During my fourth year of medical school my husband and I found out we were pregnant with our first child. I was so excited I told everyone I knew right away, not even considering all the ways a pregnancy can go wrong.
Despite debilitating nausea, things seemed to proceed smoothly until 16 weeks when I received a phone call from my OB’s office telling me my triple screen results had come back suspicious for a neural tube defect and I needed an ultrasound that afternoon. Neural tube defects, otherwise known as spina bifida, have varying degrees of severity, ranging from very mild issues to anencephaly (aka lack of brain). I spent the remainder of the morning praying for the milder end of the spectrum and hoping the screen was wrong.
When we finally went in for our ultrasound the tech was very quiet and focused intently on the spine, but was unable to see anything suspicious looking. I asked the tech and she said I would need to talk to my doctor, but the levels of amniotic fluid seemed very low. I immediately understood what that meant and started sobbing. My OB referred me to a maternal-fetal medicine (MFM) doctor with an appointment 3three days later. Lucky me, it was a Friday and I had a residency interview the following Monday, so Tuesday was our earliest opportunity.
After the longest weekend of my life, we arrived at the MFM’s office for our Level II ultrasound, where the diagnosis of Potter’s syndrome was made. Potter’s syndrome is a collection of characteristics caused by severe oligohydramnios (lack of amniotic fluid) and is incompatible with life. After 16 weeks gestation the fetal kidneys begin to produce amniotic fluid, which bathes the baby and supplies the environment in which the lungs develop. A baby might survive without functioning kidneys, but not without lungs.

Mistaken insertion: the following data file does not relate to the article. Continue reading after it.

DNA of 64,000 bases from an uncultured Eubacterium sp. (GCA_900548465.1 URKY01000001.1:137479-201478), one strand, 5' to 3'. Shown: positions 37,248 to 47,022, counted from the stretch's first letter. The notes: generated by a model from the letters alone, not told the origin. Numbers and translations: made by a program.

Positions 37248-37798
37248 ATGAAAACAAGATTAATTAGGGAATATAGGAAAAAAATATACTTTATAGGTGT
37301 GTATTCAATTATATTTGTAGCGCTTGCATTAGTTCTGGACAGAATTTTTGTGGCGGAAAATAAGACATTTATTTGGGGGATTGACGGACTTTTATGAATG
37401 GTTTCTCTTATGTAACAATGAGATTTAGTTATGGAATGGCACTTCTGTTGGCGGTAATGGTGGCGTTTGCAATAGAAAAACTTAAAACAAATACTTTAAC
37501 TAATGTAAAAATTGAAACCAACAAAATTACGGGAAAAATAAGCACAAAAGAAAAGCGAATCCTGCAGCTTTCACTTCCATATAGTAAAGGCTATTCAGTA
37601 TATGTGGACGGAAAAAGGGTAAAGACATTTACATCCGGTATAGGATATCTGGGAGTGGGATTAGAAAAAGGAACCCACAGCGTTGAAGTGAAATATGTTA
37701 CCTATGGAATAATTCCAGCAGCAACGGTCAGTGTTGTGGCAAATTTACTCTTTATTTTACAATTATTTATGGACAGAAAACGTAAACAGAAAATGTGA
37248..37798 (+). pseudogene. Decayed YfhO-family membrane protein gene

An additional confirmatory ultrasound was done at my request two days later. At 17 weeks 1 day, on December 8, 2006, I went into a hospital in San Antonio, TX and delivered my firstborn and only daughter, Annabelle. I was fortunate to have insurance which covered my abortion and an OB and hospital available where I could have the procedure done. I was also lucky enough to have friends and family who supported me every step of the way.
I will never be the same for having had an abortion and for having lost a baby who I so desperately wanted, but it was absolutely the right decision for myself and my baby. Annabelle might have survived to be born at term, at which time she would have slowly suffocated. I have never doubted my decision to spare her pain for a second. My abortion was done for medical reasons, as are many abortions later in pregnancy. The decision to have an abortion is one that should involve a pregnant woman and her doctor–NOT the legislature. Remember that someone you know may need a choice.